The same holds true for a mortgage. Mortgages can be released, partially released, or reduced in value. Simply looking at the release to see that it’s there is not enough to ensure that it’s gone from a cloud on title.

At the same time it’s also important to make sure the information matches up correctly. Just because the same lender and the same holder are on both documents doesn’t necessarily mean they correlate to one another. You want to read through the details of the release to ensure that it matches the original recording. Be sure to double check that the book and page match, the legal description matches up, and the amount matches up, basically that everything is the same so you know that it’s cleared out.

January Foreclosure Activity Increases Due To High REOs

Foreclosure houseIn 2014, foreclosure filings totaled 1.1 million making it the lowest annual total since 2006, down 18 percent from 2013, and down 61 percent from its peak in 2010. Despite the annual amount of foreclosure filings being a record low for the past 8 years, the number of U.S. foreclosure starts increased 6 percent in December 2014 from the previous month.

“The U.S. foreclosure numbers in 2014 show a foreclosure market that is close to finding a floor and stabilizing at a historically normal level,” said Daren Blomquist vice president at RealtyTrac. “But a recent surge in foreclosure starts and scheduled foreclosure auctions in several states in the last few months of 2014 indicate that lenders are gearing up for a spring cleaning of deferred distress in the first half of 2015 in some local markets.”

Foreclosure filings, which include default notices, scheduled auctions and bank repossessions, in the U.S. this past January totaled 119,888 properties. This is a 5 percent increase from December 2014 but a 4 percent decrease from a year ago. The main cause of the 5 percent increase can be attributed to the number of REOs, or rather bank repossessions, which increased by 55 percent making it the highest monthly total of REOs since October 2013. This increase also indicates that the “spring cleaning” Daren Blomquist anticipated got off to an early start in 2015. Daren also said, “the number of future foreclosure auctions scheduled continued to increase in many states, foreshadowing more foreclosure spring cleaning to come in the next several months in those.”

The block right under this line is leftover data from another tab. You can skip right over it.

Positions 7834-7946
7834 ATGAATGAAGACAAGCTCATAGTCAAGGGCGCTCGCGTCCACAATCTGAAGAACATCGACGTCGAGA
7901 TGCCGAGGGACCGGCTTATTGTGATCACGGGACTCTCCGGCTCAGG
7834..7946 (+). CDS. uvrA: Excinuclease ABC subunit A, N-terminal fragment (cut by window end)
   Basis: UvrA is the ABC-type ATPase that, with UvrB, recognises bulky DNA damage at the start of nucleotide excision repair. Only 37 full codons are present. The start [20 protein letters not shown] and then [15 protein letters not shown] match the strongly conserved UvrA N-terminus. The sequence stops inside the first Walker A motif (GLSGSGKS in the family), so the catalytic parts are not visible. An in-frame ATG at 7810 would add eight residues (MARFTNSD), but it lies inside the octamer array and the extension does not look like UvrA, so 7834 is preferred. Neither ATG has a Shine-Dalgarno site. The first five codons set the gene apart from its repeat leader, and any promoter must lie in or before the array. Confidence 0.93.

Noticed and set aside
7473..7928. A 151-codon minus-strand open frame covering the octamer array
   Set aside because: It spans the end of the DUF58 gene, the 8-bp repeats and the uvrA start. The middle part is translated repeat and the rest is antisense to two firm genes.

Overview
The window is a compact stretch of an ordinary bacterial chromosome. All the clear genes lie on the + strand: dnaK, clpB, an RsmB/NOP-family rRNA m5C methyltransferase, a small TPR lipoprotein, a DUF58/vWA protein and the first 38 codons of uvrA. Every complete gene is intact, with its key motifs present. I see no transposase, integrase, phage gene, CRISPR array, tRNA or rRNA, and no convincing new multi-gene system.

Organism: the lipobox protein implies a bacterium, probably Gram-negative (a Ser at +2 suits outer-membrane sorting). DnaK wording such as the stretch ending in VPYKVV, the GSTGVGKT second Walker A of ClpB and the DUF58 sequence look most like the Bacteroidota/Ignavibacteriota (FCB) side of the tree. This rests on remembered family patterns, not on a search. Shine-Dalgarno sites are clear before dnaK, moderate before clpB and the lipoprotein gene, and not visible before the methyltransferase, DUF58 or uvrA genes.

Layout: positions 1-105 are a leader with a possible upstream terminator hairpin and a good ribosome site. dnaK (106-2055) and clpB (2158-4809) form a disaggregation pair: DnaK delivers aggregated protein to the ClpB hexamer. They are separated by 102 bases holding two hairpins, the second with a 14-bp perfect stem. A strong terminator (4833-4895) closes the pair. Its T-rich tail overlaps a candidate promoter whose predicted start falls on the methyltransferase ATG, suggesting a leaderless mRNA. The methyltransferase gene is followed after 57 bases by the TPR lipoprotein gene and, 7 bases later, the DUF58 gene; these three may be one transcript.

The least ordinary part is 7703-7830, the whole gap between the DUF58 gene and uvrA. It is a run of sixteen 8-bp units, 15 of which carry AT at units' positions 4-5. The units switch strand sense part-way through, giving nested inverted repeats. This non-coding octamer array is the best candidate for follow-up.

Other highlights for the foreclosure market in January 2015 include 21 states posting an annual increase in scheduled foreclosure auctions. There was an 8 percent increase in properties that were scheduled for a foreclosure auction. Foreclosure starts decreased 18 percent with 48,838 U.S. properties starting the process. Additionally, Florida, Nevada, and Maryland reported the highest foreclosure rates. Florida was up 24 percent from December and Nevada increased 38 percent. Although Maryland’s foreclosure activity decreased since December it still posted third highest in the U.S. with one in every 611 housing units with a foreclosure filing.


Important Elements Of Commercial Property Title That You Need To Know

130In theory, a commercial property title search would run exactly the same way as a residential property. The records are generally in the same location and the logic behind running a search is the same in the sense that the same deed books and files are being examined. However, there are a couple differences to be aware of.